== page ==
Golden Moon TeaEdit Company
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Recent Tasting Notes
Color me unimpressed. :(
I read Auggy’s review of this, so I went into this with a bit of trepidation. My first sencha, and it’s very disappointing!
Anyway, the leaves look pretty! Very needle-like. I haven’t seen anything like this yet (no Japanese greens for me so far). It… doesn’t really smell like anything. If I breathe hot air onto it, I get somewhat of a buttery note, but other than that… nothing.
So I steeped this one up, and I was really surprised at how light the infusion was! It’s such a ridiculously pale yellow that I did a double-take. Lighter than a lot of the white tea I’ve tried.
And the taste… well, it’s a bit non-existent. It’s like hot water, with some bitterness at the end, as well as some astringency. The smell is a bit buttery and grassy, but I’m not getting anything remotely like that in the taste. At all. There’s the faintest taste of sweet, but I’m really having to search for it like crazy. It just tastes like really odd, hot water. I don’t even really feel like I’m drinking tea, which sort of makes me upset.
I didn’t have tea all day, as I was out, traipsing about in the mall. And I went to Teavana for the first time! The store was packed out, and no one bothered me… but I tried their sample tea and nearly gagged. It was Jasmine Pearl mixed with Rooibos Tropical. Not only did the tea taste awful, but it was so ridiculously over-sweetened that it was a nightmare. DISGUSTING.
A disappointing tea day! Let’s hope tomorrow will be better!
Well, it’s not WHITE Licorice but I found a Licorice Song
Leave it to Grand Funk Railroad! I seriously haven’t heard this in YEARS! WOW!
I sort of went diving in the stash bin for this one…randomly chosen…finished it up. Not my fave but serves a purpose I suppose.
Oddly…this dry leaf mix reminds me of brand new denim jeans and a bit of flowers…maybe sun dried. Yeah…I know…I wasn’t expecting that either!
Anyhow…As I sniff the aroma coming from the cup of infusing tea I smell a fresh breezy type floral scent with the licorice starting to come thru. The longer I steep the more wood-type smell I get so I will stop between 2.5 and 3 mins. The wet leaves outside of the liquid smell more earthy…grassy-almost, but not quite.
The liquid is an average white tea looking brew.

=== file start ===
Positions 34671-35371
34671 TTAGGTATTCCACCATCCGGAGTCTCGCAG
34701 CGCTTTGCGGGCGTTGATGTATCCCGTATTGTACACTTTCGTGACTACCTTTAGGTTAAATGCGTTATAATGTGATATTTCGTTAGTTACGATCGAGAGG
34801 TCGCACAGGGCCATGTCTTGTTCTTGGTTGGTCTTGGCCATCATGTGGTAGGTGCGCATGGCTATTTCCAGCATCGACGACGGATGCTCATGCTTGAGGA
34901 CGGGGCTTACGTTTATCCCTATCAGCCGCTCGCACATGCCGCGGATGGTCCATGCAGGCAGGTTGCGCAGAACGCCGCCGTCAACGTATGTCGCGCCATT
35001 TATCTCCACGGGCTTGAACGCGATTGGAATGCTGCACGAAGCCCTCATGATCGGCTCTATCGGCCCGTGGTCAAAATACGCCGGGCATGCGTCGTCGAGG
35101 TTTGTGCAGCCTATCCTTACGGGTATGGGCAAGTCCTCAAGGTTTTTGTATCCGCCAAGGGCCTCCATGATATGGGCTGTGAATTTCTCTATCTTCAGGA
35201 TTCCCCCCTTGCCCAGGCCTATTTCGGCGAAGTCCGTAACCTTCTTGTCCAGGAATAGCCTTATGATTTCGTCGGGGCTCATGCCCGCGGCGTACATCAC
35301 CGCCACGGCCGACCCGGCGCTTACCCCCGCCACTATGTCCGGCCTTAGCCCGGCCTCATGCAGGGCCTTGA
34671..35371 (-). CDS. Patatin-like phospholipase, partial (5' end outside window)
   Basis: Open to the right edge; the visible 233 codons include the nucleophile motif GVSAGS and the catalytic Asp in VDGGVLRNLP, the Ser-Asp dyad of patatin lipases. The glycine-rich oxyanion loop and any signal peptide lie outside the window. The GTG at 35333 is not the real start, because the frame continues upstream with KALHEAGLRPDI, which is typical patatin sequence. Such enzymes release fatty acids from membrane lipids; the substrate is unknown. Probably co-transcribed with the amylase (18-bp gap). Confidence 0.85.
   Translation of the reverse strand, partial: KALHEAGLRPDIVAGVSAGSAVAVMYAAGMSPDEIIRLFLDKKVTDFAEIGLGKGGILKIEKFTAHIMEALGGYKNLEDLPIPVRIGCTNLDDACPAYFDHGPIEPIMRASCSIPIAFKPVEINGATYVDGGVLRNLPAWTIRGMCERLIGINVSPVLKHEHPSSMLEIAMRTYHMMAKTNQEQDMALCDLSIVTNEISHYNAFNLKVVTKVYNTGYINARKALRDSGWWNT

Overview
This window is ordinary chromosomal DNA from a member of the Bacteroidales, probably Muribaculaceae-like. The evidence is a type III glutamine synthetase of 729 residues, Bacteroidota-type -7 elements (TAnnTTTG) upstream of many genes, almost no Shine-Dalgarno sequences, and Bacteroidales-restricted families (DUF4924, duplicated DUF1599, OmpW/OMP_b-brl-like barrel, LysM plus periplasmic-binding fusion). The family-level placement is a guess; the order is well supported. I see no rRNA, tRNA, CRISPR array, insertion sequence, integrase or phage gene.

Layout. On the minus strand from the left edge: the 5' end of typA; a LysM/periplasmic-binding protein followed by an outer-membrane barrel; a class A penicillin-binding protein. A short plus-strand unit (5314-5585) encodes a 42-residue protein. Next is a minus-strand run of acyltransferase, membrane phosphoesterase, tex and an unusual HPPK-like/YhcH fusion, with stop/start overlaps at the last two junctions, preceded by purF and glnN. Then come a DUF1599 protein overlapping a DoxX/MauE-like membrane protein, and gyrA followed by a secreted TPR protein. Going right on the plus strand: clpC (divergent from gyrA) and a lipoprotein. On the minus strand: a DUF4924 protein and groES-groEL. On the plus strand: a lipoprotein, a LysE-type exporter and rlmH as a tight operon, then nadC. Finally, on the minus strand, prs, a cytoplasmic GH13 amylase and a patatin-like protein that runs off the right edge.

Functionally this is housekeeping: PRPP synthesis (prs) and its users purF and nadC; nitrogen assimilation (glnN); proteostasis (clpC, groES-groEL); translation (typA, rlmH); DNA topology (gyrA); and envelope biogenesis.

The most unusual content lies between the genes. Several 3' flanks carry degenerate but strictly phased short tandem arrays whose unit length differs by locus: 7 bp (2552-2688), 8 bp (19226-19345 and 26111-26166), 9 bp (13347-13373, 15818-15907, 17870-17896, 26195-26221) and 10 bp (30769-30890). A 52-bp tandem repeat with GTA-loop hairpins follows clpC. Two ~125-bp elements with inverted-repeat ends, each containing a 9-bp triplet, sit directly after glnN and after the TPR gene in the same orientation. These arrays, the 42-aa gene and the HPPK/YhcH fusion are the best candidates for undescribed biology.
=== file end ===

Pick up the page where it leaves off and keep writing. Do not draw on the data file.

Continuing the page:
The taste is light and alittle sweet. Floral tasting at first but then sweeter at the end. If you inhale and sip at the same time you can smell the star anise and on the exhale and end of sip more the licorice but not much. I’m very pleased with the way the licorice turned out in this blend…it’s just enough!
The dry leaf smells like honeydew rind. Distinctly melon but not very juicy or as sweet as the meat of the fruit. Brewed, the tea smells more like very ripe cantaloupe.
Taste wise, it’s very melon-y on the front and transitions to a sweet nectar taste at the end. It’s very sweet. I mean very. Melon and nectar. There’s not a lot of depth to the flavor as both tastes are pretty high and sweet. Honestly, I think it may be a little too much for me. At the same time though, as this cools, it’s less super-melon and more… buttered melon. Melted butter instead of creamy solid butter.
I can get behind the buttered melon thing, but the initial hot taste of melon and nectar is just too sweet for me. Maybe if paired with a darker tasting white tea, this would be more my thing as the melon flavor is very nice. But ultimately, too overpoweringly sweet for me.
I don’t like licorice. At all. It’s evil. Oddly enough, I don’t anticipate liking this tea. But I’m a glutton for punishment so we’ll give it a quick go.
The dry leaves smell horrid – exactly like licorice. The juice smells like someone dropped a licorice candy in my tea to dissolve. Those bastards. It’s not as strong as the dry leaf but still smells like licorice so it’s icky.